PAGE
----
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Mayor Mike Savage reflects on difficult year for Nova Scotia

After several tragedies and a worldwide pandemic, Halifax's mayor says the city will be 'OK' in the new year
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Mike Savage speaks to media after winning the 2016 municipal election (Andrew Pinsent/

As 2020 nears an end, Halifax’s mayor reflects on a heavy year and looks ahead at one that will likely still prove challenging.

This year has been filled with many tragedies, and Mayor Mike Savage hasn’t forgotten about what Nova Scotia has endured.

While he said the province has done “really well” with the COVID-19 pandemic, he remembers some of 2020's most dreadful moments such as Nova Scotia’s mass shooting which saw 22 people die, the death of Snowbirds’ team member Capt. Jenn Casey and the five fishermen who went missing earlier this month.

“It’s been a punch in the gut, one after the other,” Savage told NEWS 95.7’s The Rick Howe Show. “But the positive news out of it is that we are resilient, we come together and I’ve seen so many examples of generosity.

“If you want to remember this year in a positive way, then support those who are helping other people.”

He said some of the local organizations and businesses supporting the community include Shelter Nova Scotia, Feed Nova Scotia, United Way, restaurants that have helped people even when closed and other smaller organizations.

“I feel very optimistic going forward,” he said. “Vaccines are coming and Trump is going. I think that there’s optimism. It’s been such a tough year for so many people.”

Savage said it’ll be a challenging year and the difficulties could affect the city’s budget past 2022. Still, he said Halifax's financial situation is stronger than most other municipalities and wants to see the city continue to grow like it was prior to the pandemic.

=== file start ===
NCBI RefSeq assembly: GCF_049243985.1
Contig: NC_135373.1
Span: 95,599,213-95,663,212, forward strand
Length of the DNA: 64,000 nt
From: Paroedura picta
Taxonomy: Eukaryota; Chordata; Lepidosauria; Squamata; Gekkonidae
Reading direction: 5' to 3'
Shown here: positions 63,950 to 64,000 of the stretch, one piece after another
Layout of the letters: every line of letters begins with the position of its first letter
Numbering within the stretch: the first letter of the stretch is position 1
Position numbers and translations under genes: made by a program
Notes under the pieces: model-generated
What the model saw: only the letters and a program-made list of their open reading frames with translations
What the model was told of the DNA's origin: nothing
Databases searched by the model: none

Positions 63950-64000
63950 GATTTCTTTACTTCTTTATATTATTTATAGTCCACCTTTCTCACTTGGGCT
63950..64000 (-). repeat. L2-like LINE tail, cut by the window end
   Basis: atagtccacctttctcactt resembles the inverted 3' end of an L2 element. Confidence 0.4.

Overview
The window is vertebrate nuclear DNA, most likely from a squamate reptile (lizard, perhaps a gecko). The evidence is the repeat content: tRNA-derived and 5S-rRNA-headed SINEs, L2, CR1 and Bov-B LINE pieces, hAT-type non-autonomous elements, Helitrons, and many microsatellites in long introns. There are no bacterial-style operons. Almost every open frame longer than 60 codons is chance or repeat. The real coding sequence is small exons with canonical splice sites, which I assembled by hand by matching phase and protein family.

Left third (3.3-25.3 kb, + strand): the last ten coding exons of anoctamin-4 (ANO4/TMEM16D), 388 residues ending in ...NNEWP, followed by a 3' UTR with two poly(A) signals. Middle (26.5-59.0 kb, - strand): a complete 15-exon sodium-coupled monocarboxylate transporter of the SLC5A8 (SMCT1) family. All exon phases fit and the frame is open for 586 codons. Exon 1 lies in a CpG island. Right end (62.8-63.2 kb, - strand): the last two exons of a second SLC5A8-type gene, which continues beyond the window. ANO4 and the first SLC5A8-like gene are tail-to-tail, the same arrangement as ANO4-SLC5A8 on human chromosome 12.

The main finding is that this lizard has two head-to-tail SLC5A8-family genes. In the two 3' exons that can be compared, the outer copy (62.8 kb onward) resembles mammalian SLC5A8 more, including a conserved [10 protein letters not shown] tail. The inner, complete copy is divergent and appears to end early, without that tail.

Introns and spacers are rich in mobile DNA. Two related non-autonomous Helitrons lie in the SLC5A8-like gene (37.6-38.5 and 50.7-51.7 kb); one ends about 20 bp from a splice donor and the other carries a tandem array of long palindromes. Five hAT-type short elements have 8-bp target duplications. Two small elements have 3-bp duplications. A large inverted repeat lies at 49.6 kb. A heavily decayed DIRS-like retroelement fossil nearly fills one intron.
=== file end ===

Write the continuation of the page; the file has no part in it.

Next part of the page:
“I think it’s going to be, ‘How do we come out of COVID with the kind of strength that we had before that?’” he said. “But also, to make sure that the growth that we’ve had as a city, which I think will continue, to make sure that it is sustainable and just.”

As homelessness becomes one of Halifax’s more pressing issues, Savage made his stance on the situation clear.

“I think we would all agree that everything starts with a roof and everybody should be entitled to have one,” he said.

“I don’t think there’s a more true statement you could make than that everybody deserves to have a comfortable, accessible, sustainable place to put their head every night. It is the starting point for a successful life, so I think everybody should have that.”

Last week, dozens of people gathered in Halifax’s north end for a homeless memorial service organized by the Out of the Cold Community Association.

Savage said he usually attends this service every year but didn’t know it was happening with COVID-19 restrictions still in place.

However, Savage did not say how the city would be addressing homelessness in Halifax in the new year.

What Halifax Regional Council will be addressing in the new year is the municipality’s fiscal situation. Council will then create an early recommendation on how much money it’ll spend and earn.

As a challenging new year quickly approaches, Savage said most of the people and businesses in the city have continued to pay taxes.

Still, there are some people and businesses — such as hotels operating at limited occupancies — who haven’t been able to pay certain taxes. Savage said the municipality understands the situation and must work with those affected.

“We’ve made commitments as a city to support those who are struggling, as have other orders of government,” he said. “I honestly can’t tell you, but I think we will be OK. We will manage.”

Chris Stoodley

About the Author: Chris Stoodley

Chris was born and raised in Halifax. After graduating from the journalism program at King's, he started as's weekend editor.
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